More recently, Trump appointees have starred in a flurry of in-your-face encounters that ricochet around social media for days on end.

A week ago, it was a Sidwell Friends teacher who interrupted her lunch at Teaism in Penn Quarter to tell Scott Pruitt — eating with an aide a few feet away — that he should resign as head of the Environmental Protection Agency.

By last Thursday morning, nearly half a million viewers had clicked on a video of the confrontation that the teacher, Kristin Mink, had posted on Facebook. By late Thursday afternoon, Pruitt quit.

“I would say it’s burning people out,” said Anthony Scaramucci, Trump’s former communications director. “I just think there’s so much meanness, it’s causing some level of, ‘What do I need this for?’ And I think it’s a recruiting speed bump for the administration. To be part of it, you’ve got to deal with the incoming of some of this viciousness.”

On at least two occasions, demonstrators have assembled outside the Kalorama home of Ivanka Trump and Jared Kushner. Both like to attend early-morning spin classes at Flywheel, a nearby studio, where the room goes dark when the class starts — the better to pedal unobserved.

At the conclusion of a recent session, Kushner, a baseball cap pulled down over his face, headed quickly outside to a chauffeur-driven SUV that whisked him away.

In recent weeks, say senior administration officials, Trump has voiced dissatisfaction with aides who have backed down during public confrontations, including his spokeswoman, Sarah Huckabee Sanders, who was asked to leave the Red Hen restaurant in Virginia last month by the establishment’s owner.

Two weeks ago, Homeland Security Secretary Kirstjen Nielsen walked out of a downtown Mexican restaurant after demonstrators followed her inside to rail against the administration for separating children from migrant parents.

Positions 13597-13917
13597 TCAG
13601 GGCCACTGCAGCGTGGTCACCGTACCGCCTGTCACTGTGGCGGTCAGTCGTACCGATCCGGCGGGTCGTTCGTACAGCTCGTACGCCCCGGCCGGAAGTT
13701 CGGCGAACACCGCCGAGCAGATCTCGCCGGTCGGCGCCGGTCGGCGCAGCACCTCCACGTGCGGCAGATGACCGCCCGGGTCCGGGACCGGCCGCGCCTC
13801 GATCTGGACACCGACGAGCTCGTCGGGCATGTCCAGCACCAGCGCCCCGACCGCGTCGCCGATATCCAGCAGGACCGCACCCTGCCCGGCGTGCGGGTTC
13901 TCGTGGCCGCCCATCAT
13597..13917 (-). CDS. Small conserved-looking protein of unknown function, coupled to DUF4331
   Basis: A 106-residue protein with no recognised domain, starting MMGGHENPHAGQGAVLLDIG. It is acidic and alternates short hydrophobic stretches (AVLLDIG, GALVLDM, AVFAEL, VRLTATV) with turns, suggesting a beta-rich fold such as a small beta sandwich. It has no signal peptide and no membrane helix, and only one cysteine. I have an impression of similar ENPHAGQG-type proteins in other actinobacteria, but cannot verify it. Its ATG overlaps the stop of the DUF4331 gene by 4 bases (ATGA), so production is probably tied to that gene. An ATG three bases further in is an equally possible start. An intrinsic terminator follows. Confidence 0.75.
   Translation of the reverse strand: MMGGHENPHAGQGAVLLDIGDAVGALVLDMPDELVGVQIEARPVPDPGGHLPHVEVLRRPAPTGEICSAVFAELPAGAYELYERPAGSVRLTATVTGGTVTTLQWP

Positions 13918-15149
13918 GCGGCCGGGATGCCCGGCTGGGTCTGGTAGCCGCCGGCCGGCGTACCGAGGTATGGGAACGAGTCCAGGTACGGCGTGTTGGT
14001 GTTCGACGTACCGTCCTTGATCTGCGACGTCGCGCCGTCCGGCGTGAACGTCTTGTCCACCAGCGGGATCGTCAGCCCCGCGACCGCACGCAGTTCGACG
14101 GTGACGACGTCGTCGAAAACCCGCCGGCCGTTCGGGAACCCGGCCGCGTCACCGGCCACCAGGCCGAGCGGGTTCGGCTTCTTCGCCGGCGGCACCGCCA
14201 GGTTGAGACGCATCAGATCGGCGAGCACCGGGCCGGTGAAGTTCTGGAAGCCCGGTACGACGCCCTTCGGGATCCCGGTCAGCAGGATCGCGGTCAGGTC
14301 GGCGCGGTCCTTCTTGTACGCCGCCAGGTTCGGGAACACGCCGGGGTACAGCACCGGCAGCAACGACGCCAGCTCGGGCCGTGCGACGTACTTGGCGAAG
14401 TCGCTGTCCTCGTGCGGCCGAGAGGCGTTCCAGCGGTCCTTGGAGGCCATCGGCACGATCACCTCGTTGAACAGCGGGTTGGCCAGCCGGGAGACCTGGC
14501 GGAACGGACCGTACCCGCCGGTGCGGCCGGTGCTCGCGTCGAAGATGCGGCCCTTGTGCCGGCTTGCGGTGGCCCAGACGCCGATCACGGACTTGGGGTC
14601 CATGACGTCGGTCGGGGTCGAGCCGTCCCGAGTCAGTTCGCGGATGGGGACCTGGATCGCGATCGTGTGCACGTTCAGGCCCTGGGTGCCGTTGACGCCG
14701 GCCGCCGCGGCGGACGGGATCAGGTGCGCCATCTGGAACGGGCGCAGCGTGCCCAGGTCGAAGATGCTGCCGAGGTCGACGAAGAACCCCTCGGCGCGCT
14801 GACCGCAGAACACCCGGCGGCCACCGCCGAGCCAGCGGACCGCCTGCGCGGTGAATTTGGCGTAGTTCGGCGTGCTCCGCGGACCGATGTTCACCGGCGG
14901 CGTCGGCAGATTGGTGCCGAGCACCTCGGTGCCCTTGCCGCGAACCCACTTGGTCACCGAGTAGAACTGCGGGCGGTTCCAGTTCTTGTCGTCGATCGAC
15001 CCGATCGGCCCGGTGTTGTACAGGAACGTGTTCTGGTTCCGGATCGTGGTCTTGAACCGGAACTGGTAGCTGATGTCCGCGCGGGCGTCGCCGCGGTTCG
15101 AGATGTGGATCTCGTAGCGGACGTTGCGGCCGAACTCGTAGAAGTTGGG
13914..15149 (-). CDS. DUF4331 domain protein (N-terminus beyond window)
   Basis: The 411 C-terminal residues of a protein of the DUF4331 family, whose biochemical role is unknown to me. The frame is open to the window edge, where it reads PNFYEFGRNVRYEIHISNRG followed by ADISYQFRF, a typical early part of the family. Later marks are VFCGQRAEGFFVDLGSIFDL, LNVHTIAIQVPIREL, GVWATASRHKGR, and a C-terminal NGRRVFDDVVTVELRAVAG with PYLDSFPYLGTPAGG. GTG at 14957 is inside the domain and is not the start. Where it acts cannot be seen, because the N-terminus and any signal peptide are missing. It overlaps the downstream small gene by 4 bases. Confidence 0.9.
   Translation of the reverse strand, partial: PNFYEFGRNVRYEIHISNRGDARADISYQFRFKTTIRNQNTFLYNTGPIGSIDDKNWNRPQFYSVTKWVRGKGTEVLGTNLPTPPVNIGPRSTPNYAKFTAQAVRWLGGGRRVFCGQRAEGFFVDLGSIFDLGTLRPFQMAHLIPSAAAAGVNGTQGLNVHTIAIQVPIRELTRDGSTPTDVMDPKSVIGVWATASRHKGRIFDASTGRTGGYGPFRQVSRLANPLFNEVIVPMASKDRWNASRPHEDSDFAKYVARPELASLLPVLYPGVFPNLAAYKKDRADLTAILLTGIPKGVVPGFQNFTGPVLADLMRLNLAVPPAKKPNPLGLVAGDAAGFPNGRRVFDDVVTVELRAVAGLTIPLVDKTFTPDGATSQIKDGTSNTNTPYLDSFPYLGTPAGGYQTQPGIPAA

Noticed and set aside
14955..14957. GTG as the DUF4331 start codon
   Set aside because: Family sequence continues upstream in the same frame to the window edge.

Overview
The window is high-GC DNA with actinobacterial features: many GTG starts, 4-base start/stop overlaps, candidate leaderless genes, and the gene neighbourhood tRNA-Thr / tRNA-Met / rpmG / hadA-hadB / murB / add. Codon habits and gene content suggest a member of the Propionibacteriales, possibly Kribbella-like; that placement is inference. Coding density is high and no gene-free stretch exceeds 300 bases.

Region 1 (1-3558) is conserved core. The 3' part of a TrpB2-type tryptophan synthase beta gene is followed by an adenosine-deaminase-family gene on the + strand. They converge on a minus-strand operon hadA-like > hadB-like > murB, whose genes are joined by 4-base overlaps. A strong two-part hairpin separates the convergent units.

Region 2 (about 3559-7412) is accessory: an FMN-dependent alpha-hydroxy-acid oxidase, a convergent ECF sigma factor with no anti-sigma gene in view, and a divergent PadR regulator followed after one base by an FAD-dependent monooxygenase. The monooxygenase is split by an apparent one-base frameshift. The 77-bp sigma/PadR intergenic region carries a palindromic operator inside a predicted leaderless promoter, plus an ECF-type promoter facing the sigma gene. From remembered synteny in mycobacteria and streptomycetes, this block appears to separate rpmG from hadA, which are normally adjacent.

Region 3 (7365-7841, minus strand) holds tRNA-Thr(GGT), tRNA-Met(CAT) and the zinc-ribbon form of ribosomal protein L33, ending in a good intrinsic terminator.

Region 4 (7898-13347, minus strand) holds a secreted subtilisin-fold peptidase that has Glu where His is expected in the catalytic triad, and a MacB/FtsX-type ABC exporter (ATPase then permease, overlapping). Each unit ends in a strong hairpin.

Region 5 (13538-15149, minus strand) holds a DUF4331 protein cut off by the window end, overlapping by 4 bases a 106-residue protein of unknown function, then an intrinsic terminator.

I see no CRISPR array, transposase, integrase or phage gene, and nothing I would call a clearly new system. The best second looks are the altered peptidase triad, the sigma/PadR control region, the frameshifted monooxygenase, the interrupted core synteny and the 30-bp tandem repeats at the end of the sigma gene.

“Shame!” the protesters shouted while Nielsen remained in her seat, her head down as she typed messages on her smartphone.

If my Poker game has a weakness it’s that I play extremely tight and never bluff.

To the pain means the first thing you will lose will be your feet below the ankles. Then your hands at the wrists. Next your nose.

And then my tongue I suppose, I killed you too quickly the last time. A mistake I don’t mean to duplicate tonight.

I wasn’t finished. The next thing you will lose will be your left eye followed by your right.

And then my ears, I understand let’s get on with it.

WRONG. Your ears you keep and I’ll tell you why. So that every shriek of every child at seeing your hideousness will be yours to cherish. Every babe that weeps at your approach, every woman who cries out, “Dear God! What is that thing,” will echo in your perfect ears. That is what “to the pain means.” It means I leave you in anguish, wallowing in freakish misery forever.

I think you’re bluffing.

It’s possible, Pig, I might be bluffing. It’s conceivable, you miserable, vomitous mass, that I’m only lying here because I lack the strength to stand. But, then again… perhaps I have the strength after all.

Except when I do and then it’s very effective.